First Attack on Augsburg
When the Magyar main army with light cavalry, infantry, and siege weapons arrived before Augsburg sometime in late July, it camped on the east bank of the Lech, three miles southeast of Bishop Ulrich’s city. The Magyar chieftains chose the site because they believed it would be safe from any large-scale sortie that Ulrich might launch from the city in an effort to overrun their base camp. Ulrich had a substantial number of local professional troops inside the city, and it is conceivable that he might have been able to achieve this if the Magyars had camped beneath the city’s walls.
The Magyar main army encountered little resistance on its advance from the Enns. Once word spread of another barbarian invasion, many villagers and local forces east of Augsburg sought safety in local fortresses or cities in eastern Bavaria such as Salzburg, Passau, Freising, and Regensburg. Bent on the capture of Augsburg, the Magyar vanguard and main body bypassed the other cities and local strongholds. By doing so, they allowed local forces to quickly regain control of the primary roads and river crossings once the Magyars had passed. If the battle went against the Magyars, they would likely meet substantial resistance and pay a heavy price attempting to get back to the Carpathian Basin by the same route they had traveled to Augsburg. It was a risk of which the Magyar chieftains were probably aware, but they had no other recourse under the circumstances. It made a Magyar victory over Otto’s army essential if the barbarians wanted to continue their semi-nomadic lifestyle, which was dependent on wealth accumulated through captured prisoners and stolen treasure.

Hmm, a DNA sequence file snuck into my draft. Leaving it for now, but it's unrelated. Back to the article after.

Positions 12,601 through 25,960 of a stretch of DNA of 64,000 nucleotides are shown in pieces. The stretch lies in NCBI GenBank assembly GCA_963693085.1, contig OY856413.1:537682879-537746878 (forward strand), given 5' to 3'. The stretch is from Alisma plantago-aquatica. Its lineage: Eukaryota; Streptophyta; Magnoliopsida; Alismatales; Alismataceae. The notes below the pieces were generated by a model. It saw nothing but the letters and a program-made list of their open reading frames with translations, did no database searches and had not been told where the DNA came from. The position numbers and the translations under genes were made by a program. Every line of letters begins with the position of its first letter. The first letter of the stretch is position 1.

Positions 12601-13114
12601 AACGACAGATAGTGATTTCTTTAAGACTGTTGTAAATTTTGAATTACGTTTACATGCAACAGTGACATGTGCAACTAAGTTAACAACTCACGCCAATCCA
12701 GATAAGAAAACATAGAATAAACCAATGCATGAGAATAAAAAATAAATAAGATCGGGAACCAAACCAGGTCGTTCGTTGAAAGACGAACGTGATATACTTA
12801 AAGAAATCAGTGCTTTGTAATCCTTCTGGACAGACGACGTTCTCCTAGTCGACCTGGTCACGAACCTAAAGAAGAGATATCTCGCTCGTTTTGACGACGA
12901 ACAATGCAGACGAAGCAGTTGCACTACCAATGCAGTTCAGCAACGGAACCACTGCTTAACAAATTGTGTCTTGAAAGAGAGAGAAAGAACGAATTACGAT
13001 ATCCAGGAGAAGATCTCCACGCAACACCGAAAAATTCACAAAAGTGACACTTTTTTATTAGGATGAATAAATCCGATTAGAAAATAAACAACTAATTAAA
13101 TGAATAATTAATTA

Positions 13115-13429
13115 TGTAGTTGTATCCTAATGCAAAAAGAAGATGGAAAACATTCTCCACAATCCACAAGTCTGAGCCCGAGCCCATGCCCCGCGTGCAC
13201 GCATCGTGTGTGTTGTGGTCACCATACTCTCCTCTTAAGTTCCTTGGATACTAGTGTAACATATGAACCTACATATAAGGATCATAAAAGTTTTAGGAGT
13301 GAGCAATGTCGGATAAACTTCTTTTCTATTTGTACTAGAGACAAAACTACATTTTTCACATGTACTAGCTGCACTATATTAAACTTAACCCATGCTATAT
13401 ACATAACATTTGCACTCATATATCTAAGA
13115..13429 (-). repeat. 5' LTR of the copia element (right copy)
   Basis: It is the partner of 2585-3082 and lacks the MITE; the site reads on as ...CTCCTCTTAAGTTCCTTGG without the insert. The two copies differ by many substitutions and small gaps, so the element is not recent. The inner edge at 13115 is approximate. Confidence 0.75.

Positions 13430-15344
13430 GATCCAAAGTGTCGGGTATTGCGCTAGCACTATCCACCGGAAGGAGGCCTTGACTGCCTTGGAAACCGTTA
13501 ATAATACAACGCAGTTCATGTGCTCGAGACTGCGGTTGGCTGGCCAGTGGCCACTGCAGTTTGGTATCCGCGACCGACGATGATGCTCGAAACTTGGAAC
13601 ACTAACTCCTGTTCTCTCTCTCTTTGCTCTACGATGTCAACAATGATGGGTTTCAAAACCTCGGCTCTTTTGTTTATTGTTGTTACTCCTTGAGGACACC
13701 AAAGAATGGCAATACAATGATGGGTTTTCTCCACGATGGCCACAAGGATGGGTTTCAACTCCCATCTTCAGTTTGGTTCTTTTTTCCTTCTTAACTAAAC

Once the Magyar main army arrived before Augsburg, it did something completely unexpected. After establishing their camp, on August 8 a small force of Magyars attacked the city’s most formidable gate. Correctly guessing that the east gate high above the Lech likely was less well defended than the other entrances to the city, the Magyars hammered at the gate with siege weapons in an attempt to gain a quick foothold inside the city. Bishop Ulrich, astride a majestic warhorse, led the Germans in a counterattack outside the city wall. The fighting raged for a time, but when the Germans killed the Magyar prince leading the attack, the enemy broke off and returned to their camp.